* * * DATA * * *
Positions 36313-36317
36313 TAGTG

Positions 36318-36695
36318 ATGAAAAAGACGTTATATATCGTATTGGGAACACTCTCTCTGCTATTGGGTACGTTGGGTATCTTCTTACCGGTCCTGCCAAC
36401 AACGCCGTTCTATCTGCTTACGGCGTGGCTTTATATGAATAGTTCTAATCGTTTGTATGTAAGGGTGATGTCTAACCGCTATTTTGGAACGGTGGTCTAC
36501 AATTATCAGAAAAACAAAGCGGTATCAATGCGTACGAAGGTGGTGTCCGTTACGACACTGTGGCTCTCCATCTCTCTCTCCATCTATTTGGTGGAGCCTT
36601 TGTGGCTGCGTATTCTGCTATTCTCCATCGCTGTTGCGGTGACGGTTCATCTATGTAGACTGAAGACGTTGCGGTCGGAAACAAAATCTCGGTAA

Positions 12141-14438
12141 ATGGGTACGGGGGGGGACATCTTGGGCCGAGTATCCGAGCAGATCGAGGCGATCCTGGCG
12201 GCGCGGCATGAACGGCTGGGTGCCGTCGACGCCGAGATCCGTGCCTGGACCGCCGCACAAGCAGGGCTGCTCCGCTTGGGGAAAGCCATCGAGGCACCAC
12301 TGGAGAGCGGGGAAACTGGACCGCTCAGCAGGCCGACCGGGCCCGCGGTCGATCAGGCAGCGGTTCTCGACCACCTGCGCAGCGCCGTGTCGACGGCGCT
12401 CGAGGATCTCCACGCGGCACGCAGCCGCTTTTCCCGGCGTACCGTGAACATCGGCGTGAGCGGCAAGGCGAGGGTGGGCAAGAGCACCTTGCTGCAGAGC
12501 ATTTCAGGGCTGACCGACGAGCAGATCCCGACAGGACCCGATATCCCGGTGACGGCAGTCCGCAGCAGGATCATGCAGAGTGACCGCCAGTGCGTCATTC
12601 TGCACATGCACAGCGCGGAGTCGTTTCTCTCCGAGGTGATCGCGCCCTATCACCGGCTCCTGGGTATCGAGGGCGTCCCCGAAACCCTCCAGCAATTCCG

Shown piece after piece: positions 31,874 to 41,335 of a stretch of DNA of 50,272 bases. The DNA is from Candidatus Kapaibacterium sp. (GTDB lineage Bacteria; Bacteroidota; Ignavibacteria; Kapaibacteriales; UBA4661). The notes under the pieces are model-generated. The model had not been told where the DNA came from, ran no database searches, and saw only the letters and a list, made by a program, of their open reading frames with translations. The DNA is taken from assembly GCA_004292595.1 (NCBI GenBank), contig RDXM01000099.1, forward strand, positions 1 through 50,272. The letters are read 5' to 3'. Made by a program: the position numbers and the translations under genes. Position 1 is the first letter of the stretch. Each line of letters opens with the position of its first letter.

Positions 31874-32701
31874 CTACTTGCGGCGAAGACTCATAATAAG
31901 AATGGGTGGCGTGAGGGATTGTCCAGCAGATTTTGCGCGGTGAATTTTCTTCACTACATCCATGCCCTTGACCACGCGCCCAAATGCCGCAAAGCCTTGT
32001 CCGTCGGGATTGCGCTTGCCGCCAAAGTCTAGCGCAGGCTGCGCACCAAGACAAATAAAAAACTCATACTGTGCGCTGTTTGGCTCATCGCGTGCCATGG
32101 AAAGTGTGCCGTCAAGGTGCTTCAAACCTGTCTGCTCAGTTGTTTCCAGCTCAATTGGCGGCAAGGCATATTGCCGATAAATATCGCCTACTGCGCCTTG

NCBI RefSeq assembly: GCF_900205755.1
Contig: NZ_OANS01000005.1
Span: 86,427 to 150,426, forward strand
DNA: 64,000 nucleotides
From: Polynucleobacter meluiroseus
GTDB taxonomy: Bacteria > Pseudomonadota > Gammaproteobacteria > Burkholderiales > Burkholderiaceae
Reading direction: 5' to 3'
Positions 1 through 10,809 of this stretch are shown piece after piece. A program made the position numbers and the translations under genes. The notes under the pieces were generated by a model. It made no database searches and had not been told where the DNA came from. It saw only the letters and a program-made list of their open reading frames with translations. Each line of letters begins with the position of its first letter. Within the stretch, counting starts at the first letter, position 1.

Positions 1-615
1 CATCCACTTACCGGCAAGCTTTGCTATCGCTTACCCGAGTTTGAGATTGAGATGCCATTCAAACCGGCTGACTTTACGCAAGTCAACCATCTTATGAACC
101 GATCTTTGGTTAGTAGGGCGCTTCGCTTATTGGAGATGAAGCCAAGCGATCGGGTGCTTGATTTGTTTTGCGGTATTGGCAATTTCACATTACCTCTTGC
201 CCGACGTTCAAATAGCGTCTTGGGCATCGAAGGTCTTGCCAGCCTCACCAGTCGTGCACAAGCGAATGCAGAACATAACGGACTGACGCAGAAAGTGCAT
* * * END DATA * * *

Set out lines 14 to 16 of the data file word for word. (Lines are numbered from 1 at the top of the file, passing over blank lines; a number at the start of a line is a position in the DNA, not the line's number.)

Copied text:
12601 TGCACATGCACAGCGCGGAGTCGTTTCTCTCCGAGGTGATCGCGCCCTATCACCGGCTCCTGGGTATCGAGGGCGTCCCCGAAACCCTCCAGCAATTCCG

Shown piece after piece: positions 31,874 to 41,335 of a stretch of DNA of 50,272 bases. The DNA is from Candidatus Kapaibacterium sp. (GTDB lineage Bacteria; Bacteroidota; Ignavibacteria; Kapaibacteriales; UBA4661). The notes under the pieces are model-generated. The model had not been told where the DNA came from, ran no database searches, and saw only the letters and a list, made by a program, of their open reading frames with translations. The DNA is taken from assembly GCA_004292595.1 (NCBI GenBank), contig RDXM01000099.1, forward strand, positions 1 through 50,272. The letters are read 5' to 3'. Made by a program: the position numbers and the translations under genes. Position 1 is the first letter of the stretch. Each line of letters opens with the position of its first letter.

Positions 31874-32701